The risk of a collision course with asteroids has fueled the imagination of countless writers and movie producers. One lump of rock (ice or something) more than 1 kilometer in size strays away from the asteroid belt or outer solar system and goes on a collision course with Earth. The asteroid upon entry will heat up the Earth's atmosphere and end all life, sharing the same fate as the dinosaurs. Fortunately, we now have enough knowhow to meddle with cosmic affairs, such as landing probes and rovers on extraterrestrial territories. But is it enough to stop a 1-kilometer-big bullet from hitting its 6400-kilometer-big target? I don't know. Watch National Geographic, they have a program specifically tailored to this. But that doesn't mean you shouldn't read on.
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     Below are some solutions given by external sources with the details explained from my perspective:



A.) Shooting Lasers from the Moon



Effectiveness: 1/10

Simplicity: 2/10

Feasibility: 0/10



     Let us first assume that shooting lasers from the moon is simple and feasible. We now have our very high gain laser mounted on the moon. Here comes the asteroid and we fire the laser. Did the asteroid stop? Yeah, the asteroid stopped your heart from beating because it looked like it had no effect. Lasers DO NOT cause explosions contrary to Hollywood belief. Laser (light amplification by stimulated emission of radiation) is simply concentrating light power by stimulating particle radiation at the right frequency (Remember E2-E1=hf). You'd only manage to pierce a tiny hole in the asteroid, given that you had enough energy to begin with.



     As for simplicity, since it would be a laser with very high gain, a lot of amplification stages are required. Plus, the operation would require that the laser could lock on the fast moving asteroid.



     As for feasibility, it is first useful to know that it is extremely hard to transport heavy equipment to outer space. In fact, the heavier and bigger the payload, the harder. The International Space Station wasn't launched to orbit as a whole. It was assembled there. The proposed laser should be bigger than the ISS so it should be also be assembled in outer space or the moon.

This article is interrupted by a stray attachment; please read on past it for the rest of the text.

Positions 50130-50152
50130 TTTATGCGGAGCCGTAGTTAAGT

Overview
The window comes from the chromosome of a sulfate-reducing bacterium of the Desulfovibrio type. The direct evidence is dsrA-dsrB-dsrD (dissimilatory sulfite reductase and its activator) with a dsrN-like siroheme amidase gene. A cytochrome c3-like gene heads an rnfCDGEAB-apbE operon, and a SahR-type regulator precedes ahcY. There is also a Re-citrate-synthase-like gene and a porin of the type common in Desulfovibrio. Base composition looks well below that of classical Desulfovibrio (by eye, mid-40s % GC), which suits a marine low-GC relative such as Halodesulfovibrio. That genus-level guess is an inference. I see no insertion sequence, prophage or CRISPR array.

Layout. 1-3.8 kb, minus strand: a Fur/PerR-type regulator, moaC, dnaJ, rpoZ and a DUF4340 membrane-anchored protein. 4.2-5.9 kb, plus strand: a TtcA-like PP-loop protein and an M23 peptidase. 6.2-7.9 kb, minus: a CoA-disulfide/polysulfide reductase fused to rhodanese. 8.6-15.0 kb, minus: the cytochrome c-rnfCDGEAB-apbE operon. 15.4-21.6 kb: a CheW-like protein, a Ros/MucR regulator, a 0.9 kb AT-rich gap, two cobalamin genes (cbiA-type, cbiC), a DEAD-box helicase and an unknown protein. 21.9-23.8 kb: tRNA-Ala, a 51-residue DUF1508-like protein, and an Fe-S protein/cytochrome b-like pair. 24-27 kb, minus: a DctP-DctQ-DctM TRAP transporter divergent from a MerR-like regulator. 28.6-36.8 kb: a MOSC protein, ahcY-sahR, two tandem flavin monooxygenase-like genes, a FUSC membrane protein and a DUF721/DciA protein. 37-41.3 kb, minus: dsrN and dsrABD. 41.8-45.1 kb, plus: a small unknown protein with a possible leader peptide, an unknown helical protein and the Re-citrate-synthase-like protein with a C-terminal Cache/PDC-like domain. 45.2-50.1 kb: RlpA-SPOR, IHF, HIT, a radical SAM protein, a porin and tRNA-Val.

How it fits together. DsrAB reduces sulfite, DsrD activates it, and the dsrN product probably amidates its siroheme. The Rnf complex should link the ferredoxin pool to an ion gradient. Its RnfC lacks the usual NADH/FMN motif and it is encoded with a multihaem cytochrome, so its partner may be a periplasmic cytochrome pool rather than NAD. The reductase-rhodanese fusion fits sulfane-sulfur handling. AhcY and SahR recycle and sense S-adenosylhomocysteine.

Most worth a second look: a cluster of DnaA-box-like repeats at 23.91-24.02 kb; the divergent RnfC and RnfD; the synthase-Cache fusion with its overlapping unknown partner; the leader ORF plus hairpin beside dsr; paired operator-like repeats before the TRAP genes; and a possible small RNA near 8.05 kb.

B.) Hitting the Asteroid with a Nuclear Bomb



Effectiveness: 3/10

Simplicity: 8/10

Feasibility: 9/10





     The fact that nuclear bombs have been a technology over 40 years old makes this solution very feasible. It is also quite simple since we only have to hit the asteroid. The question is, will it stop the asteroid? It seems logical that it should, considering the havoc nuclear reactions have caused over human history. A problem with effectiveness springs up from the possibility that the chunks/rubble from the explosion would come together again through the same phenomenon that forms planets (i.e. the gravitational forces of the rubble on the locale of the explosion is greater in magnitude than contradicting forces). The asteroid would continue on its collision course.



C.) Pushing/Pulling the Asteroid Off its Course



Effectiveness: 9/10

Simplicity: 3/10

Feasibility: 7/10





     A probe can be constructed with nets/arms to catch the asteroid and give it a little push/pull away from the collision course, never to collide with Earth again. A very effective solution because not only was the problem solved but the chance of recurrence has been erased. Moderately feasible because the mechanisms required are a little complicated. Robot arms have to extend at the right time and at the right amount to accomodate the asteroid's size. Not so simple because the task of catching the asteroid is very complex. The catcher initially has to travel at the same speed to avoid destructive collision. The push/pull has to be at the right direction. Etc. Etc.





D.) Pushing the Asteroid Off its Course by Nuclear Shockwaves



Effectiveness: 8/10

Simplicity: 8/10

Feasibility: 8/10



     To be honest, I just came up with this one. I thought if using probes made the solution complex, then why not use the shockwaves produced from nuclear explosions to push the asteroid instead. We target the asteroid with a nuclear bomb but we don't detonate it at impact but a few hundred meters from impact. The ratings above are just combinations of the ratings from B and C. I'm not a physicist, but this solution seems reasonable to me.



     There are many near-earth-objects that haven't been accounted for. As long as the asteroid belt and external debris (in the Kepler belt?) remain within the heliosphere of the sun, the safety of life on Earth will always be at risk.